Given this POJO, you can perform CRUD operations for a particular Event object using simple methods. These methods will be of the following form: mapper.save(…), mapper.delete(…), mapper.load(…), etc., where mapper is the DynamoDBMapper object and the method arguments are the event object or team name and event date.
The DynamoDBMapper object and the DynamoDB client are embedded in a reusable DynamoDBManager singleton class. This manager was not created using any third-party frameworks. Although it is possible to use Spring or other dependency injection frameworks with Lambda functions, consider keeping Lambda functions as lightweight as possible. Java 8 itself has obviated the need in some cases for common external libraries, such as Joda-Time and libraries that provide the equivalents of the new language features in Java 8. The AWS SDK for Java also provides many helpful features, such as serialization of objects returned by Lambda functions, as will be seen shortly.
In keeping with good object-oriented design principles for persistence-related code, CRUD operations for the API are described in a data access object (DAO) interface, specifically, the EventDao interface. Business logic in the rest of the API can rely on this interface, which is implemented by the DynamoDBEventDao class with code specific to DynamoDB.
To trace through how an API call is implemented, start with any Lambda function handler method. In the EventFunctions class, which has one Lambda handler method per API call, the API call for fetching events by city is represented by the getEventsForCity method. As shown in the snippet below, this method simply validates the input and returns a list of events, which Lambda itself conveniently serializes into JSON without requiring any effort on the developer’s part.
Most of the real work of the API call is done by the DynamoDBEventDao class, as shown by the next code snippet:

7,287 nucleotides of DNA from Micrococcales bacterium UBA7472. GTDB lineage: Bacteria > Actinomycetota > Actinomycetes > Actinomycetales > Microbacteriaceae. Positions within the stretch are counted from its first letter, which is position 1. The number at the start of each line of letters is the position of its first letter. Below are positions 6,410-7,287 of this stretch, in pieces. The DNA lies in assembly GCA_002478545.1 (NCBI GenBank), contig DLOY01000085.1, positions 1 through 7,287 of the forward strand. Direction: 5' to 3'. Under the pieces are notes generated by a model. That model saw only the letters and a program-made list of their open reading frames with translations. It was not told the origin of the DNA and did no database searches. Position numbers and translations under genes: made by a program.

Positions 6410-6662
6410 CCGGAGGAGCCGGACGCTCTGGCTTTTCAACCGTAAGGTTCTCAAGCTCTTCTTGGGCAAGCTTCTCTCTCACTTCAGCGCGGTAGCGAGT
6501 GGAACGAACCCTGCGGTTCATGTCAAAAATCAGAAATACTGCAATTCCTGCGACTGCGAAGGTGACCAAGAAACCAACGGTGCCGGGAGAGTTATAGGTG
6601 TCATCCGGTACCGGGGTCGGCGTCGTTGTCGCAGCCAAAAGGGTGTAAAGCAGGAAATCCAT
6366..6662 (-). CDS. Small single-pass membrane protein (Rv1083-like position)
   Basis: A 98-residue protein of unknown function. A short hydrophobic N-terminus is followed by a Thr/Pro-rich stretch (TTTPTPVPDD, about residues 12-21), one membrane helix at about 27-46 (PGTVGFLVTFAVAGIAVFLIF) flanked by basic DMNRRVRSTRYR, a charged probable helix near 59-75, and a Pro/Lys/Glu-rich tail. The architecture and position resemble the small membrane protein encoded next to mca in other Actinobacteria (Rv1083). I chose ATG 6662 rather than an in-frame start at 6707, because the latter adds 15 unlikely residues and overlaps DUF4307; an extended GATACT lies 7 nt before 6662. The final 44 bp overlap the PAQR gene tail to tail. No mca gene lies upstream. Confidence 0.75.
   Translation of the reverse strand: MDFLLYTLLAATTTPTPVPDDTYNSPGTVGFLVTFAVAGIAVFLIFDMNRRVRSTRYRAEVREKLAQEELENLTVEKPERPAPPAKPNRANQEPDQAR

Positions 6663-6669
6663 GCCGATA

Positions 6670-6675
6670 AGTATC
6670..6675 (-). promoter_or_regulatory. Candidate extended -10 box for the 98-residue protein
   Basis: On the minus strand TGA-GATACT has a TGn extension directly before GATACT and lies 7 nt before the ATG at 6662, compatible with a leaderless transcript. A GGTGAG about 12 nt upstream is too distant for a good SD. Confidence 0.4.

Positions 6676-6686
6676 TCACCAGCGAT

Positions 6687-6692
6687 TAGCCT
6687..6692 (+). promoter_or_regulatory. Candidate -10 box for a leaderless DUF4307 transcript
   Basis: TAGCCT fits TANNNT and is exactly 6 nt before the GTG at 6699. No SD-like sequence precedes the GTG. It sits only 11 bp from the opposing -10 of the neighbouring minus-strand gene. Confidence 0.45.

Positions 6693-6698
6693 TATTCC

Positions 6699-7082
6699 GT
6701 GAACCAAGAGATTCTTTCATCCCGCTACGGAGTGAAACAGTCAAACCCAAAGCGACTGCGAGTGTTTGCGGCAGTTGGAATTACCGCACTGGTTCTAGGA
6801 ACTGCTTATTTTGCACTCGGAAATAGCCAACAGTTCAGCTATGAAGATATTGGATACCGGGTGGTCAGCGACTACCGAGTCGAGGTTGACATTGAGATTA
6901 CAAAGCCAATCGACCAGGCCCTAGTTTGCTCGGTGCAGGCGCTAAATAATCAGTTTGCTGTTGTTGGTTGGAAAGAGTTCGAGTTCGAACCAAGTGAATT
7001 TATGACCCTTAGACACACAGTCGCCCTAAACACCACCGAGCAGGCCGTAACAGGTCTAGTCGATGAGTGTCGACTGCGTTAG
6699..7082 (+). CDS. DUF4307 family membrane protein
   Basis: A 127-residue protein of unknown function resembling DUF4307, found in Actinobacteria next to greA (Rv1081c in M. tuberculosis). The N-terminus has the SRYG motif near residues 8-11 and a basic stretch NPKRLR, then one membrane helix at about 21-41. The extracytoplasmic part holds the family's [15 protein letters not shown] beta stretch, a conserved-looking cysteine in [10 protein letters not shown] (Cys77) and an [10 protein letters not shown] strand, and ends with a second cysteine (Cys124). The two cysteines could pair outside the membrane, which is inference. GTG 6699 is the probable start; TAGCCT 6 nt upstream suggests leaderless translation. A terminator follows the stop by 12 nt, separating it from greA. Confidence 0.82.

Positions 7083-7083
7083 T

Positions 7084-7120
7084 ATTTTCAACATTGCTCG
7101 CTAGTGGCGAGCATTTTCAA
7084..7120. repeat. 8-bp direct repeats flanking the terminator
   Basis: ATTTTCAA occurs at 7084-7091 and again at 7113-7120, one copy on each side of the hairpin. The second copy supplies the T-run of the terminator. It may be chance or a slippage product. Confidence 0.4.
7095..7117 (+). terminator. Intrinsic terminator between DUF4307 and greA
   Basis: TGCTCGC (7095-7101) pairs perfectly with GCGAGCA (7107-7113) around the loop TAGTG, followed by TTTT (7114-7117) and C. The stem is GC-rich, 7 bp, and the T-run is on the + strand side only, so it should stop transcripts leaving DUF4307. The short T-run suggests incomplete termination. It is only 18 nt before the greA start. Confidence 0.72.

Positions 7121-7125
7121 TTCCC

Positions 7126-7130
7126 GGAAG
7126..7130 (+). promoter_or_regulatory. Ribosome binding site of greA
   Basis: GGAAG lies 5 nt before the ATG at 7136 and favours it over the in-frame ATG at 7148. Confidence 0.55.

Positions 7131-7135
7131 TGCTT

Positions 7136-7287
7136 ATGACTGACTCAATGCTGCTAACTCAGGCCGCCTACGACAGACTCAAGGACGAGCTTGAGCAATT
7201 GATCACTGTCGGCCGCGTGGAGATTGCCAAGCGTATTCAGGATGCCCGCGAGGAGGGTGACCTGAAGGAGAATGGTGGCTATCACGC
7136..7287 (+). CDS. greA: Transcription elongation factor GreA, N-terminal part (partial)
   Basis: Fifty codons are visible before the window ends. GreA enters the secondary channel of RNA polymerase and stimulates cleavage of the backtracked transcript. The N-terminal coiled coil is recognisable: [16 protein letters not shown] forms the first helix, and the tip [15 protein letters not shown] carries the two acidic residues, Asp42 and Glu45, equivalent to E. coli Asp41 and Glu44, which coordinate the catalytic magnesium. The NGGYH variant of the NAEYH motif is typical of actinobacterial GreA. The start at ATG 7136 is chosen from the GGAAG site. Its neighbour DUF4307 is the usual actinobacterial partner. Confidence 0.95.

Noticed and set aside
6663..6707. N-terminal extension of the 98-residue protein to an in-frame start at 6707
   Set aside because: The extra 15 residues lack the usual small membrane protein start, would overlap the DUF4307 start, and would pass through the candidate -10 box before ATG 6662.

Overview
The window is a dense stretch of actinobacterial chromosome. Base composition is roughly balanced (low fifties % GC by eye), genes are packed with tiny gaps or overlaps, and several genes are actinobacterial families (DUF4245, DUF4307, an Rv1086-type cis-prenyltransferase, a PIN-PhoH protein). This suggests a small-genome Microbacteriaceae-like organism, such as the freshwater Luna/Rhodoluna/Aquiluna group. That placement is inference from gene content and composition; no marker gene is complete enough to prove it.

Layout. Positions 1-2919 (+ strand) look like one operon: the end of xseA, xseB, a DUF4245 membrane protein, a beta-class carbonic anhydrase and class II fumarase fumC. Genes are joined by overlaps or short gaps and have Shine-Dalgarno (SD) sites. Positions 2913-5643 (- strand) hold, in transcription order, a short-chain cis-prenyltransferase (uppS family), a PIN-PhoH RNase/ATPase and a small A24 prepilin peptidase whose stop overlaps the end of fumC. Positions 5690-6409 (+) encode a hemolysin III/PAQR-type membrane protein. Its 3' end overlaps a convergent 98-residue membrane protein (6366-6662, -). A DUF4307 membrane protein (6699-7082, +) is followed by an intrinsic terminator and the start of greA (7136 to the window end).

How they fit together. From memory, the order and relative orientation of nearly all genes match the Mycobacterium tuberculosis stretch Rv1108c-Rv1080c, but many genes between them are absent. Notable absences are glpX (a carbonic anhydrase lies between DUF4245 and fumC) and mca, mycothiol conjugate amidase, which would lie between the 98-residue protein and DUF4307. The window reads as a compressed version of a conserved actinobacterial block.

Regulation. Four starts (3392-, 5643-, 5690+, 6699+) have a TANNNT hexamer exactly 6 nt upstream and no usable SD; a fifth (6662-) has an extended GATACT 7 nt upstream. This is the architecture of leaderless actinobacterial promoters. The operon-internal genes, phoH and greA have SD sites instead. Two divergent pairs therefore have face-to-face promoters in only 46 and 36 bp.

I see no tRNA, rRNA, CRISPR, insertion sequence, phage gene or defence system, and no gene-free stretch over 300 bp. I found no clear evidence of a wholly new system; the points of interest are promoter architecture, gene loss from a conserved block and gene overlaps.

The specific CRUD method invoked, findEventsByCity, performs a query against a GSI based on city name, rather than querying the table itself. One point to keep in mind is that queries against a GSI cannot be strongly consistent, and this must be specified when making a GSI query. As a result, a GSI query might not return up-to-date data. However, as noted in the code comment in the snippet, without use of the GSI, an inefficient full-table scan would be needed to gather the result set. Also, for the example use case of this blog post series, the risk of queries returning stale data is mitigated by the fact that the event catalog is not frequently updated during a day.
Another helpful feature of the AWS SDK for Java in relation to Lambda functions is its integration of the log4j logging library. Using the log4j library, you can enable logging at multiple levels — such as debug, info, and error — to pinpoint issues and provide analytics. Logs generated by log4j for Lambda functions are readily accessible for viewing by going to the Lambda console, selecting the Lambda function at issue, and choosing View Logs in CloudWatch under the Monitoring tab. For more information about the special features of the AWS SDK for Java as they relate to authoring Lambda functions, see Programming Model for Authoring Lambda Functions in Java in the AWS Lambda Developer Guide.
Using Lambda together with DynamoDB, you can rapidly build an API backed by a robust and scalable data store without ever having to be concerned with deploying and managing servers. When you develop Lambda functions using the Java 8 runtime, you can leverage the powerful and vast Java ecosystem, as well as the convenient features of the AWS SDK for Java.
With respect to DynamoDB, this post just scratched the surface of the available SDK features, which include many features not discussed here. These other features include support for optimistic locking with DynamoDBMapper, and a separate transactions library that you can use to wrap related CRUD operations. Additionally, testing your DynamoDB-related code locally in your developer environment is made easy by DynamoDB Local, a local version of DynamoDB that can help you save on provisioned throughput, data storage, and data transfer fees when testing.